A total of 2,466 assembled contig sequences (1,041 VH and 1,425 VL) were imported into PipeBio along with the binding assay data, which was associated with each cell. Sequences were annotated using an IgG scaffold and the mouse antibody germline database with IMGT definitions as a reference. Almost all sequences (2,422 in total, 98.2%) were correctly annotated, and only two cells had no correct sequences.

VH and VL chains were paired together using a unique single cell identifier, resulting in 1,166 VH-VL pairs. Cells with only VH or VL sequences only were excluded from downstream analysis (199 cells). An additional filtering step further excluded cells with more than one VH-VL pair, resulting in 781 cells with a single VH-VL pair. Note, the cells with multiple VH-VL pairings can also be retained for further re-expression analysis. Figure 5 shows a summary of the number of cells and sequences at each step of the analysis.

Schematic overview of annotation, pairing, and filtering pipeline results
Figure 5. A schematic summary of the number of cells, VH & VL sequences and VH-VL pairs at various stages of the analysis.

To explore the chain pairing, a chain network diagram was generated for the 1,562 sequences (781 VH + 781 VL) found in the 781 cells (Fig. 6).

A chain network diagram showing the pairing patterns of heavy and light chains
Figure 6. Chain network of VH (dark purple) and VL (light purple) DNA sequences found in 781 cells with one VH-VL pair. Each node is a unique sequence and the size indicates how often the sequence is observed. The grouping indicates how sequences are paired. The grouping in Figure 7 is highlighted with a red square

Most heavy and light chains form unique pairs, as shown by the sparse grouping pattern in the plot. Some larger nodes indicate the same VH and/or VL chains are used by multiple cells, but the grouping indicates variation in how specific sequences are being paired. For example, the grouping in Figure 7 shows a VH chain that appears in seven cells. In those seven cells, it is paired with different VL chains: the same two VL chains in two cells, another two VL chains in two other cells, and three additional VL chains in three other cells.

A close up of one heavy and light chain grouping
Figure 7. A close up on one grouping in the chain network with one VH sequence (dark purple) in seven cells and five VL sequences.


The 1,562 sequences found in the 781 cells with a single VH-VL pair were clustered based on VH and VL independently with a 100% identity threshold, resulting in 627 VH clusters and 591 VL clusters (Fig. 8). The independent cluster assignments were combined to give 682 unique VH-VL clusters. This means that all sequences belonging to the same combined (union) cluster all have the same VH and VL sequence pairs. Most VH-VL clusters had one VH-VL sequence pair and 76 had more than one (Fig. 9).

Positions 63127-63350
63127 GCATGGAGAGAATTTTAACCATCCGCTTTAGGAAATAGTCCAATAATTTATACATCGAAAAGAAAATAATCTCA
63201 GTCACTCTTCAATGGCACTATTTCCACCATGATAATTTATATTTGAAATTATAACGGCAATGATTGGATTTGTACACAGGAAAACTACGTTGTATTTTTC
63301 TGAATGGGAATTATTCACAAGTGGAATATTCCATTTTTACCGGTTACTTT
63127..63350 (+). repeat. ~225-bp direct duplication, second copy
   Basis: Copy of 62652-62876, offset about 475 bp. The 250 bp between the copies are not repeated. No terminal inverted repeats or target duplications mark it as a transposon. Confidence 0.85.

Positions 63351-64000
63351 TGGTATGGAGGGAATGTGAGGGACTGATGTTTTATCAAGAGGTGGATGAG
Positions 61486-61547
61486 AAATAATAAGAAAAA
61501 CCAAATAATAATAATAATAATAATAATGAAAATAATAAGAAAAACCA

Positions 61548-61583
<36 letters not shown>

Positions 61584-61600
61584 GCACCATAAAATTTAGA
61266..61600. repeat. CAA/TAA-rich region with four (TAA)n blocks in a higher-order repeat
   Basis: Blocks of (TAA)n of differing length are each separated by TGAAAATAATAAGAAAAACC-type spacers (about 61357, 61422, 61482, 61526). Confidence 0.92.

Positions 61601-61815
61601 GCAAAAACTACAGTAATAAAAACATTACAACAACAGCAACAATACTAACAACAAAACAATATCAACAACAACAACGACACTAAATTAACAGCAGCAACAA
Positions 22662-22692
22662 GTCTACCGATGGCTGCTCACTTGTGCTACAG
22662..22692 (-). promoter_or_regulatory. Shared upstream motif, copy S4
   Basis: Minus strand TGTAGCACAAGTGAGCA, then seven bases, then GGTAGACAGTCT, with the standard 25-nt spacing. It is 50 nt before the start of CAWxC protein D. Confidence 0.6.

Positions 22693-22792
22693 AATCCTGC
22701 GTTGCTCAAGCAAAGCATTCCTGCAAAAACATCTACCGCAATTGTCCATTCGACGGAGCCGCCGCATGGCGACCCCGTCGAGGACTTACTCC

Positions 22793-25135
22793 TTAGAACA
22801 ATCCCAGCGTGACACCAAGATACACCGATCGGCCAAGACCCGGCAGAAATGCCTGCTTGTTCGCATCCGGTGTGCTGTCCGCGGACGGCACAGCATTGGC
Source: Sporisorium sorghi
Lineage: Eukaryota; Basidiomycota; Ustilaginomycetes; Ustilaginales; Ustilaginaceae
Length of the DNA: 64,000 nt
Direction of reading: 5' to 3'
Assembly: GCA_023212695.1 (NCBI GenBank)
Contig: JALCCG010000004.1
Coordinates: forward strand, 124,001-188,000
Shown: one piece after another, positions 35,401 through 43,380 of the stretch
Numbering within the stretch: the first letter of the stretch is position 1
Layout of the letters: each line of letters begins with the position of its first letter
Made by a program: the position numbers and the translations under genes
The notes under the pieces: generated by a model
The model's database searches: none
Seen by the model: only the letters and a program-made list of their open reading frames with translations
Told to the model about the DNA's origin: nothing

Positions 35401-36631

Schematic overview of clustering results
Figure 8. Schematic summary of the clustering steps and subsequent filtering

Histogram showing the VH-VL cluster sizes
Figure 9. Bar chart of VH-VL cluster sizes

Combining antibody sequences with binding assay data to identify reliable candidates

We aimed to find reliable antibody sequences that could be good candidates for further testing.  If the same VH-VL sequence pair in different cells show the same binding profile, we can be more confident about the sequence and binding result. If, however, the same sequence shows different binding results in different cells, the sequence (or binding data) may not be so reliable.

To look for variability in binding profiles between cells with identical VH-VL sequence pairs, the clusters with one VH-VL sequence pair were filtered out. The remaining 76 clusters (175 VH-VL sequences) were used to generate honeycomb plots to group cells with the same sequences together and inspect their binding for the three antigens (Fig. 10).

Honeycomb plot showing the agreement/disagreement of assay data for groups of identical sequences in different cells
Figure 10. Each node is a VH-VL sequence pair (175 pairs in total). Because there is one pair per cell, we can think of each node as being a single cell. They are grouped together by their VH-VL cluster group of identical sequences. The colors indicate positive (TRUE, orange) and negative (FALSE, blue) binding for the three antigens.

The vast majority (88% on average) of VH-VL clusters show a consistent binding profile for cells with identical sequences (Table 2). The largest cluster of 5 identical VH-VL sequence pairs (toward the center of the honeycomb plots) shows a consistent positive binding for VEGFR2 and negative binding for VEGFR1 and VEGFR3 for all five member cells.

Number of clusters
where all cells agree
64 67 70 67
Number of clusters
where not all cells agree
12 9 6 9
Table 2. Summary of binding profile variation across cells belonging to the same cluster

The clusters that show a discrepancy in binding profiles (12, 9, and 6 clusters for VEGFR1, VEGFR2, and VEGFR3, respectively) can be considered as either unreliable sequences and/or unreliable antigen-specific calling on the Beacon system. It may be prudent to examine those pens again in more detail and/or possibly exclude these sequences from downstream analyses. Focusing downstream lead discovery efforts on the clusters with more consistent and reproducible binding profiles may be better.

Combining antibody sequences with binding assay data to examine cross reactivity